It can be a nightmare: of course authorities have to take a molestation charge seriously; child abuse cases get even more attention. But what happens in those cases when a vengeful ex-wife or disgruntled grandparent decides to “fix his wagon”? A book by 2 doctors–one now in prison–takes a detailed look at a possible scenario.
The Spiders and the Fly by Lillian D. Dunsmore, M.D., and Richard A. Dunsmore, M.D., FACP
This amazingly detailed nonfiction account reveals all of the failures of our justice system. James Yerger was accused of sexually molesting his stepchildren. This story is told from an omniscient point of view—we hear everyone’s thoughts and words as the drama unfolds before, during, and after the sensational trial. Each scene and mental thought recorded is heavily weighted toward Yerger’s perspective.
Yerger was an odd defendant—he had worked for the Juvenile Correction Facility and the Commonwealth of Pennsylvania in Security Military Affairs. But then he married Rhonda, who had a young daughter who had already accused another stepfather of molesting her. It got worse. When their marriage deteriorated, that same daughter accused Yerger of the same crime, and Yerger was arrested. The book offers grisly details of the jail and his treatment there, leaving little to the imagination. Very little.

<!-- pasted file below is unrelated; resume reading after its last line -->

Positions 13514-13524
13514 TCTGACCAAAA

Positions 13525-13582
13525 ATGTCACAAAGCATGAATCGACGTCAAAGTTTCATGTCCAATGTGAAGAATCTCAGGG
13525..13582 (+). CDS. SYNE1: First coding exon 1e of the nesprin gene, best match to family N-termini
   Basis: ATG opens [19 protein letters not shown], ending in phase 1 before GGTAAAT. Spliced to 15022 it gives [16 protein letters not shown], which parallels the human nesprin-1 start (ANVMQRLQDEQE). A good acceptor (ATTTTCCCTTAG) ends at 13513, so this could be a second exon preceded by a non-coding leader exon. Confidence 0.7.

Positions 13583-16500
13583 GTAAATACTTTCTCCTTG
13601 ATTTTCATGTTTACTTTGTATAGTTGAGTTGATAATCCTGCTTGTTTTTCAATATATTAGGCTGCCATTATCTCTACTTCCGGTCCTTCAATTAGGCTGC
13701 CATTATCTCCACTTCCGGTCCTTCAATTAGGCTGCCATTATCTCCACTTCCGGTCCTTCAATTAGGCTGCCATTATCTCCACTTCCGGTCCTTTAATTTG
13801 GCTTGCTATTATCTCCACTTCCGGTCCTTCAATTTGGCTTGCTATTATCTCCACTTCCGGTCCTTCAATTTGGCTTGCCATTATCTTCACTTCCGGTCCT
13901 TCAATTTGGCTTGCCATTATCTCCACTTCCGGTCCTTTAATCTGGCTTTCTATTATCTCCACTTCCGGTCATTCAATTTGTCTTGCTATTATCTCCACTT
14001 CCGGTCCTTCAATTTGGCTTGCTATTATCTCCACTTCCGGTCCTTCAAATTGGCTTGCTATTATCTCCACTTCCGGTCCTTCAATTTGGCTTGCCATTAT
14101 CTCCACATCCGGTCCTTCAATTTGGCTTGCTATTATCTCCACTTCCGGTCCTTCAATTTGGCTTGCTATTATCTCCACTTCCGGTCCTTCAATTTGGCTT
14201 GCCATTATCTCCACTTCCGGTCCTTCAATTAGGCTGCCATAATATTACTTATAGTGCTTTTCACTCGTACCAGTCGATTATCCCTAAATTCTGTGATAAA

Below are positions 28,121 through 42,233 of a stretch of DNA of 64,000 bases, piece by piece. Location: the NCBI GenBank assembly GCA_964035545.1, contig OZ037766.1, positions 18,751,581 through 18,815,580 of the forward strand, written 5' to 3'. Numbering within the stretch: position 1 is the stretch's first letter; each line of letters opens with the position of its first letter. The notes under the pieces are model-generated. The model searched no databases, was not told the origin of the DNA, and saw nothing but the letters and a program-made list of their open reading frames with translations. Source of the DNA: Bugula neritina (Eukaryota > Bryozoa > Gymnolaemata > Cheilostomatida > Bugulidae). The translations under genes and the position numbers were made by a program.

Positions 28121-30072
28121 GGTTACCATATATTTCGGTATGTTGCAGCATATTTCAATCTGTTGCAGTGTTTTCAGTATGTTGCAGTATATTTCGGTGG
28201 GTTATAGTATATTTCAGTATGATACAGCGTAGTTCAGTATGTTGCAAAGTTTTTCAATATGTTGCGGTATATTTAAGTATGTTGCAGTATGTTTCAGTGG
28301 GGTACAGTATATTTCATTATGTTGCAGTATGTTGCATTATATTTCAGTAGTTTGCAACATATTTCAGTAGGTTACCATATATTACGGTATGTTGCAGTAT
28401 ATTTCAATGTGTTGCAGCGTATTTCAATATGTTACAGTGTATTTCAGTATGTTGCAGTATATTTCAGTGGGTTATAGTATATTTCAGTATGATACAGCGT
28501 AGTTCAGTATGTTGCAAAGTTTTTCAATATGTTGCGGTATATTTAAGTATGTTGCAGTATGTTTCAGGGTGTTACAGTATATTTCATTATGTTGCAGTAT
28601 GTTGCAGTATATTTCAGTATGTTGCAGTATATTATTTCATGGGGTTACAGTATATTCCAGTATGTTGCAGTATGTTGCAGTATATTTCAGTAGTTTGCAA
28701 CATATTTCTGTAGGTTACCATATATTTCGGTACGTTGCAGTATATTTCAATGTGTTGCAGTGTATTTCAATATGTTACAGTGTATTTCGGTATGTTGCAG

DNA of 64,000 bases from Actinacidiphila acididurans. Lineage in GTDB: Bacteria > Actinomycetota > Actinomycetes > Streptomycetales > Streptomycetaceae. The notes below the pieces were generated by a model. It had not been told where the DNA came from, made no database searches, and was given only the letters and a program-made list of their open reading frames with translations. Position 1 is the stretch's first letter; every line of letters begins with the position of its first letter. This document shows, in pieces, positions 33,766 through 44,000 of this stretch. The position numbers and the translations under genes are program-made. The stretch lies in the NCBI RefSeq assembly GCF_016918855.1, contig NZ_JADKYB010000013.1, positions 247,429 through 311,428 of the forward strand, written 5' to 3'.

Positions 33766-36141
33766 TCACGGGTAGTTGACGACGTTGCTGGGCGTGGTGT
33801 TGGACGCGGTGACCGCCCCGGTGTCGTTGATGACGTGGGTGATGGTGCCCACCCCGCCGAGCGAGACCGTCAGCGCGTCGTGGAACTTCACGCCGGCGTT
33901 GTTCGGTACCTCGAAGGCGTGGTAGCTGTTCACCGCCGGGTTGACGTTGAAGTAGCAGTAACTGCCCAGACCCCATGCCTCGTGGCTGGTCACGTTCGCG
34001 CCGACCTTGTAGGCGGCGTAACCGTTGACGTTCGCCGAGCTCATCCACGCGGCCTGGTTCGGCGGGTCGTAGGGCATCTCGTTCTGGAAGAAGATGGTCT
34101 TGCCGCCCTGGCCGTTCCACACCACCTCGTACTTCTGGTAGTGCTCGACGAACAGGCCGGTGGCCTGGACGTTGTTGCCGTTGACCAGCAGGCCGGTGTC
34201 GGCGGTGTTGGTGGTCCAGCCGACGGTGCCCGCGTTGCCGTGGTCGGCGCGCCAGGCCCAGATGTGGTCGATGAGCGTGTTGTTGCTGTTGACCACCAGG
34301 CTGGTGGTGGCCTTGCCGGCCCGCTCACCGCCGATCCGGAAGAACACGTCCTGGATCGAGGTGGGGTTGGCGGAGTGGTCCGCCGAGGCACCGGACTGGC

When he was released on bail, his life got even worse—family arguing, police called, neighbors and community all involved. In some twisted way, his ex-wife’s other children became a part of the drama and Children’s Youth Services (CYS) began investigating all the children and their versions of his behaviors with them.
This book has two goals: to reveal how difficult it is to prove yourself innocent of a heinous crime. And to reveal the flaws in CYS. The major portion of the book is word-for-word testimonies and lawyer conversations. Throughout the many pages, readers will have to wonder how the authors could possible know what the other characters were thinking, and what caused them to have such a low opinion of CYS. Reading this story will certainly explain those questions away.
I found the outline of the story interesting, but had trouble with the level of detail. The authors left nothing out. They could have benefitted from a critical editor and red pen, but they wrote and published this book themselves to get the injustice of this story out there. They have co-founded Families for Freedom, a nonprofit devoted to reuniting families whose children have been “illegally seized” by CPS.